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Fifty years ago, a small group boarded a bus in Washington D.C. to challenge racial segregation in the deep South. They were nearly burned alive in Alabama. Then hundreds of activists joined the movement to keep the rides going. Host Michel Martin speaks with two Freedom Riders about this historical episode. Congressman Bob Filner and Rev. Reginald Green were college students when joining and were consequently jailed.

These are the mug shots of the Freedom Riders as they were arrested in 1961. Most of them were sent to the brutal Parchman Prison in Mississippi. These are only 32 of the 400 riders who fought for Freedom.

For much of the 20th Century, African Americans in the South were barred from the voting booth, sent to the back of the bus, and walled off from many of the rights they deserved as American citizens. Until well into the 1960s, segregation was legal. The system was called Jim Crow. In this documentary, Americans—black and white—remember life in the Jim Crow times.Understanding Segregation requires you to  remember Jim Crow.

Cameraman being kicked by an unidentified man during a Freedom Rider Demonstration.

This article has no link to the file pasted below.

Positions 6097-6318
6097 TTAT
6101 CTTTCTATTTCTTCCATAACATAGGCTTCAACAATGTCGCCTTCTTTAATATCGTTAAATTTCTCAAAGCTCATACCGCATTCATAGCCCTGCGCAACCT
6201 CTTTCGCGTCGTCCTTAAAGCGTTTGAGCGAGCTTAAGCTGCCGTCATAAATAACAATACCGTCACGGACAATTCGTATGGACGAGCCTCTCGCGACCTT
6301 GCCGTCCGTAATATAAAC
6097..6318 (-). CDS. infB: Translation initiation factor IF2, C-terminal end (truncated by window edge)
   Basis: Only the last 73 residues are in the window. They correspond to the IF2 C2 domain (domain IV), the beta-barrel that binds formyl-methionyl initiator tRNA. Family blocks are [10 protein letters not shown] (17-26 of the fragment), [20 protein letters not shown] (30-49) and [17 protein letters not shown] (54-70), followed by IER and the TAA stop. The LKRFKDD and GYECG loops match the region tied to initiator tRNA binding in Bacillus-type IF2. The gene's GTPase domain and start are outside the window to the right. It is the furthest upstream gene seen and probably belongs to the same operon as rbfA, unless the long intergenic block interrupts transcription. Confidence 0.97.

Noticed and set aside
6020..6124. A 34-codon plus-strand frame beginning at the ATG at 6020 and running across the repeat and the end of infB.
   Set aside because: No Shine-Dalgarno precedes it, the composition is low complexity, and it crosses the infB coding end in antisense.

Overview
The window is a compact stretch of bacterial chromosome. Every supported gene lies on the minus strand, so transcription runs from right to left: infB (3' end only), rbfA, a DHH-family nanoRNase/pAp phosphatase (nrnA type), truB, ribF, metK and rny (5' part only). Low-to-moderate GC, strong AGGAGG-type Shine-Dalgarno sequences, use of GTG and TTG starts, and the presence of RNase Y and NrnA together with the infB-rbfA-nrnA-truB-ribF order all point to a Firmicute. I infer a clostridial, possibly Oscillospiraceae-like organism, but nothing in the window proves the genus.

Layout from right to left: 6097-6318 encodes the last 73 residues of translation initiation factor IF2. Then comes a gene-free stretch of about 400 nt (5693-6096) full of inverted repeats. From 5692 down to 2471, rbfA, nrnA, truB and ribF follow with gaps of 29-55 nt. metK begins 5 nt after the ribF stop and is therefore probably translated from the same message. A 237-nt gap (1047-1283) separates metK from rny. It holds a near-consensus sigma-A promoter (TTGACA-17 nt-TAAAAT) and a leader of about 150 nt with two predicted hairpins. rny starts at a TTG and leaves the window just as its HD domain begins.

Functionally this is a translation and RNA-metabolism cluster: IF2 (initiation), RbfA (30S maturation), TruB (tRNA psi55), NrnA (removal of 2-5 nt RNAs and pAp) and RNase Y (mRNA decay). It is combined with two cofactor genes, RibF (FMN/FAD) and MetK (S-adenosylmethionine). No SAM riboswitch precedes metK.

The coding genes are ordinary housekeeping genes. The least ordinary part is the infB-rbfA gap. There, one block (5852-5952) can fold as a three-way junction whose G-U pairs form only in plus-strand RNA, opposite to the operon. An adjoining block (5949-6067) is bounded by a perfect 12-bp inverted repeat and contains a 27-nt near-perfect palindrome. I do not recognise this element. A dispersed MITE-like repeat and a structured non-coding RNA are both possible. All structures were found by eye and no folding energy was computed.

Developed in partnership with PBS's American Experience, the guide Democracy in Action supports educators and students in their use of the documentary Freedom Riders. This film tells the powerful story of the Freedom Riders taking brave and decided actions to dismantle the structures of discrimination—specifically segregated interstate bus travel—through nonviolence.With primary source readings, historic photographs, and questions to stimulate classroom discussions, the guide prompts…

de Abagond

Jim Zwerg

Jim Zwerg. Freedom rider. Attacked by the Klan he waited for two hours for transport to a hospital - no white ambulance would take him.

Teaching Tolerance curriculum, designed for grades six through twelve (but adaptable for higher education, as well), offers an outstanding framework within which to teach students about the freedom riders and the civil rights movement.

bruce davidson, usa, 1961. segregated waiting room at greyhound bus station along freedom riders route.

Freedom Riders tells the story of a courageous band of civil rights activists who challenged segregation, simply by traveling side by side on buses and trains through the Deep South in 1961. Deliberately violating Jim Crow laws, more than 400 black and white college students risked their lives—and many met with bitter racism, mob violence and imprisonment—sorely testing their belief in nonviolent activism. Democracy in Action prompts students to consider the relationship between the…

Freedom Rider: Rev. Reginald Green, Washington DC